Let’s be honest. We’ve all found forgotten carrots at the back of our refrigerator’s crisper drawer. You know … the drawer where good intentions go to die. “I’ll make a gorgeous carrot soufflé on Sunday,” or “These will go great in a sheet pan recipe I found on Pinterest!” Then, weeks later, you find them so shriveled and bendable you could tie them into knots. If those carrots could speak, they’d say, “If you carrot all, you’ll remember me next time. And you’ll use me from root-to-stem.” I hear you, carrots … I hear you loud and clear.

According to the most recent U.S. Environmental Protection Agency data, 42.8 million tons of food waste ended up in landfills in 2018. We can reduce that number at a collective scale by making a few mindful changes at home.

  • Don’t ask yourself what you’d like for dinner. Ask what you have for dinner: Using what you already have not only saves the food, it also saves you money at the grocery store. Take inventory of your food stores and create a weekly menu around those items.
  • Give your leftovers some love: When restaurants give you a “Texas-sized” portion, take half home to eat later.
  • Compost your scraps: Tomato or cucumber seeds, apple cores, carrot peels—if you compost, all of it can go back into the soil for a flourishing vegetable garden.
  • Make sure your veggies are visible: Don’t forget about those carrots that get pushed to the back of your crisper. Keep your fresh produce where you can see it and remember to use it.
  • Make a plan for larger food club purchases: Buying in bulk is a great way to save money, but sometimes it leads to food waste. Try freezing half the container of grapes for smoothies. Consider making three different recipes using that enormous bag of broccoli florets.
  • And my favorite way to reduce food waste is through conscious eating: root-to-stem or head-to-tail cooking.

To cook and eat consciously is to use the entire plant or animal. If you’ve ever broken down a large head of cauliflower or broccoli, chances are you’ve thrown away the stalks and leaves, am I right? Many times before, I’ve tossed it in the trash without a second thought. But after learning more about conscious eating, I’ve
found ways to honor the entire vegetable or animal. Food waste not, want not!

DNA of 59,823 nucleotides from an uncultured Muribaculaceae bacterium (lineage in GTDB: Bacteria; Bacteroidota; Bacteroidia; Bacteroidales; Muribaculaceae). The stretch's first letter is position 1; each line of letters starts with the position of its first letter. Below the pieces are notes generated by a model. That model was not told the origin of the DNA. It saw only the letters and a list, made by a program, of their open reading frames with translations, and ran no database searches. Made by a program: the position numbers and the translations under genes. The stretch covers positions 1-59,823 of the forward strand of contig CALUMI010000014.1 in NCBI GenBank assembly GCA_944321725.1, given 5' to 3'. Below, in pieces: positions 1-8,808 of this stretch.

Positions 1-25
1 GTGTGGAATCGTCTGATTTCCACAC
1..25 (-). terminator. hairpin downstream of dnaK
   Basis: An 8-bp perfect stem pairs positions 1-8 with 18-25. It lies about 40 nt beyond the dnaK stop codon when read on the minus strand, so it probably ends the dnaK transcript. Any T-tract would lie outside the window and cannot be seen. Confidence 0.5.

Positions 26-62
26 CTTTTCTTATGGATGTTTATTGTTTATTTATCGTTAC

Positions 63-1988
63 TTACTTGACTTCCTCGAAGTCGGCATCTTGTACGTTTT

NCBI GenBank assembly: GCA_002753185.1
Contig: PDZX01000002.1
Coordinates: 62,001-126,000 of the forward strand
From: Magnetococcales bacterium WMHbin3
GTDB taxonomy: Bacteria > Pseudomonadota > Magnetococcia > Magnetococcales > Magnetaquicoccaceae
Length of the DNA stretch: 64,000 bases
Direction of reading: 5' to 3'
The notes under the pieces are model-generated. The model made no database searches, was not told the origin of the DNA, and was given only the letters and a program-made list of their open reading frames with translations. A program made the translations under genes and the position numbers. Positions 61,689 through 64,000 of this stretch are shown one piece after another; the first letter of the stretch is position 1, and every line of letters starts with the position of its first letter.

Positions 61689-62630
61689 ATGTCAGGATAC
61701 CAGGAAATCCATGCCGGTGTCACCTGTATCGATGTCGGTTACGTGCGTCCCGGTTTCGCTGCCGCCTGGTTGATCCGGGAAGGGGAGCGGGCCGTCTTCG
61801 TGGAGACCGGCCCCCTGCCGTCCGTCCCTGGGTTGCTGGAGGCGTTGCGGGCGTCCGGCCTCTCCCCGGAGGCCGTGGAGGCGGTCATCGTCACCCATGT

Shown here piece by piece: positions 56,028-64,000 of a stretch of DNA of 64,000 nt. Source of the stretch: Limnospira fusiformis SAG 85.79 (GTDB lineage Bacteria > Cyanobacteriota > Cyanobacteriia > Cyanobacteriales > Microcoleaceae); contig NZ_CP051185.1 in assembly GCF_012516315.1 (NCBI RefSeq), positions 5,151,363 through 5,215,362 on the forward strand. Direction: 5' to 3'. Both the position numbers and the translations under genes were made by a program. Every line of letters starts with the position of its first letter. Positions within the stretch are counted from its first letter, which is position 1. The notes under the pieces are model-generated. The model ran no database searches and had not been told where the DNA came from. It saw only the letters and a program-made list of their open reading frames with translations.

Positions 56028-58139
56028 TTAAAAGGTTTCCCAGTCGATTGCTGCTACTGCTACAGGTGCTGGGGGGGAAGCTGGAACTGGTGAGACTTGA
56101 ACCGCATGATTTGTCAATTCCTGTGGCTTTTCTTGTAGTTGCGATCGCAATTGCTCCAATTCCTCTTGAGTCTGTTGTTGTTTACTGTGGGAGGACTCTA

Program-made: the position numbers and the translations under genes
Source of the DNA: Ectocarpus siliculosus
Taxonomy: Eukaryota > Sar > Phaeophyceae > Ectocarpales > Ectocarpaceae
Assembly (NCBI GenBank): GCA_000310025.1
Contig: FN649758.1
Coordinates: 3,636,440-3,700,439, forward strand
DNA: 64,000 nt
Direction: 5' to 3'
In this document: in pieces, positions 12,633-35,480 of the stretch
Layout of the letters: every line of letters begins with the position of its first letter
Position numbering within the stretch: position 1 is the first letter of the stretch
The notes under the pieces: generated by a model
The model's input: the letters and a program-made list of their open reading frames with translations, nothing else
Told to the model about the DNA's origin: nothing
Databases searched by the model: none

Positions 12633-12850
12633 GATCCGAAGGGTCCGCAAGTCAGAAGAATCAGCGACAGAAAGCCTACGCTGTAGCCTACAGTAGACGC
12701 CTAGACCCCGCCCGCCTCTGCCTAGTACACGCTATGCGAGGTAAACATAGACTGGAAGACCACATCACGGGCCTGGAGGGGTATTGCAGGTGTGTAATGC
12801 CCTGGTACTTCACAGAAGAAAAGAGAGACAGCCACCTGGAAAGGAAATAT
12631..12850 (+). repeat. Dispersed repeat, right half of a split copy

• Skip peeling your veggies: Peels are edible and packed with fiber. Go ahead and eat the skin on your baked potato. Or toss the peels into a pot for a delicious stock.
  • Animal protein parts, skin, and bones: Two words … bone broth!
  • Cauliflower and broccoli stalks: Chop into small cubes and toss in soups, salads or stir-fries. They also make an excellent snack for dipping in hummus.
  • Watermelon rinds: ‘Tis the season for yummy watermelon! But did you know you can eat its rind too? Toss a little watermelon flesh, rind, lime juice and mint into a high-speed blender for a tasty agua fresca. Or for an after 5 p.m. treat, give it a splash of vodka (just sayin’).
  • Leaves and greens:
  1. Beet greens, Swiss chard, and kale stems can taste bitter. To sweeten, lightly sauté in a bit of oil and add to stir-fries or a wilted salad.
  2. Massage kale with avocado and season with salt and pepper for a gorgeous side salad. Or toss the leaves with olive oil and bake for kale chips.
  3. Throw celery leaves into homemade salsa or soups. Fall is just around the corner!
  4. Use carrot tops for a batch of pesto. Add into a processor with arugula, basil, or spinach, a few garlic cloves, and olive oil. Pasta tossed with fresh pesto is the best thing ever!
  5. If you’re a marinara fan, chop Italian parsley and its stems and add to bubbling tomato goodness for spaghetti night.
  • Bread from juice: If you like to juice, use the pulp from beets, carrots and apples to make pulp bread.
  • Donate canned goods to your local food bank.
  • Additional tips: If you don’t have a garden for composting, toss cucumber seeds into a morning smoothie. And the next time you eat an apple, eat the core. It’s all edible except the seeds and stem.

So, give root-to-stem cooking a try. You just might find a new favorite dish amidst your creations. And as for the five cans of pumpkin purée in the back of your pantry from last year’s Thanksgiving, show it some love. You’ve got this! 

Author

  • Ruthie owns Black Fig Food catering and is proprietor of the online cooking platform Elevated Plant Plate. Learn more at elevatedplantplate.com and blackfigfood.com.